Photo credit: Michael Ives
These swaps even include caliber: With the P320, 9 mm, .357 SIG, .40 S&W and (eventually) .45 ACP slide assemblies are available to build up from your original core. If that’s not versatile enough for a single serial number, we’re open to suggestions.
With the slide off the pistol, our 9 mm presented other reminders of SIG precision and attention to detail. The barrel is a conventionally rifled design with integral feed ramp—a combination we were able to get to feed spent brass about half the time. Is there any wonder our malfunction report is short?
Unlike some previous “P” family pistols, the 320 uses a long life, flat wire recoil spring with an unusually high turn count (49) on a two-piece steel guide rod.
At The Range
One of the things we immediately liked about the P320 was the inclusion of a holster and second magazine. An irritating hazard of, and barrier to, our sort of analysis can be the availability of this type of kit as there isn’t any good way to proxy the speed of a reload without a second magazine. And generic holsters? The best of them, well, stink.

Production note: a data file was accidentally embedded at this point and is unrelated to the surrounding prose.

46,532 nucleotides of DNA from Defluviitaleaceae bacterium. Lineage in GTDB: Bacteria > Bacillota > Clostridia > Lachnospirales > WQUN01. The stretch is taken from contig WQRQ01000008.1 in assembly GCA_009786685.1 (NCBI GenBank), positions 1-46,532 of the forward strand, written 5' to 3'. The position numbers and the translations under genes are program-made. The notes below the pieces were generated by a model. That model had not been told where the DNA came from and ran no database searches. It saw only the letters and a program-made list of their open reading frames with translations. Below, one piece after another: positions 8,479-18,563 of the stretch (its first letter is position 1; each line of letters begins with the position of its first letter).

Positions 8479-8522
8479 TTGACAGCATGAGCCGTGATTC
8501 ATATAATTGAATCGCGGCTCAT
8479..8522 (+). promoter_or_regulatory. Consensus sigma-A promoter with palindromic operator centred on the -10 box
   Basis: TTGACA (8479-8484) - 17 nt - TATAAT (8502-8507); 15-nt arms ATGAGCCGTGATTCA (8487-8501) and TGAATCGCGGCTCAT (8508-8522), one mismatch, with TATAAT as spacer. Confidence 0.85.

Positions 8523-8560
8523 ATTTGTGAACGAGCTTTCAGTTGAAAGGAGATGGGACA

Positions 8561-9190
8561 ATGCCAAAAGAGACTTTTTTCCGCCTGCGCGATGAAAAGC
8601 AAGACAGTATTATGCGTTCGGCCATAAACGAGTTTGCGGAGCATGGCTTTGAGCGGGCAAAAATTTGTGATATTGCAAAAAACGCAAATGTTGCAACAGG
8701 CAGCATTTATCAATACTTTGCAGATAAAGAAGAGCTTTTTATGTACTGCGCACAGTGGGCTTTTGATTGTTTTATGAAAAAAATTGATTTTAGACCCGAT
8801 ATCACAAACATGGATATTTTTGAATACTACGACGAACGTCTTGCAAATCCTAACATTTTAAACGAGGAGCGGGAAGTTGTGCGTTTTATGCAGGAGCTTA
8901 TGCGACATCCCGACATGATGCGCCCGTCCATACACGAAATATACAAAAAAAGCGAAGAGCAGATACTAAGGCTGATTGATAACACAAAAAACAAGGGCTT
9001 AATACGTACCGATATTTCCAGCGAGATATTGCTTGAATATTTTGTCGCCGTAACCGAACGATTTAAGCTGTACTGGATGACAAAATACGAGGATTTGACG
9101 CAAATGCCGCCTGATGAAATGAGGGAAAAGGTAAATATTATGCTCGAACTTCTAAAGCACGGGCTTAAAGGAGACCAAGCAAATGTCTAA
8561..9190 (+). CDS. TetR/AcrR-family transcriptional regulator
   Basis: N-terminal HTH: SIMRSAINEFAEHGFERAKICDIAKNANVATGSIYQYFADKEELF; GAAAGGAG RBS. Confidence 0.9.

We didn’t head to the range expecting functional issues— whatever our other apprehensions might have been about the 320, reliability was not among them. Still, we tested a wide range of projectile weights from 90 to162 grains, including bullets of round nose, truncated cone and several different hollow point designs. Overall cartridge lengths varied from 1.020 to 1.160. All were digested effortlessly.
The guide rod/recoil spring configuration handled all bullet types and load levels with ease. Lighter loads cycled decisively with cases ejecting at about the 2:30 position (slightly forward of directly right), while heavier loads tossed cases at a typical 4 to 4:30 position. We never felt the pistol was close to slamming (full spring compression), even with heavy defensive ammunition. Combined with the recoil-dissipating flex of the polymer grip module, the spring/guide rod kept the 320 docile—even with the pistol’s slightly higher bore line—and meant that return to point-of-aim was very predictable.
We even fed the SIG some slightly but deliberately deformed cases to simulate ammunition damage that can occur in the field, but no joy: Feeding and ejection proceeded unabated.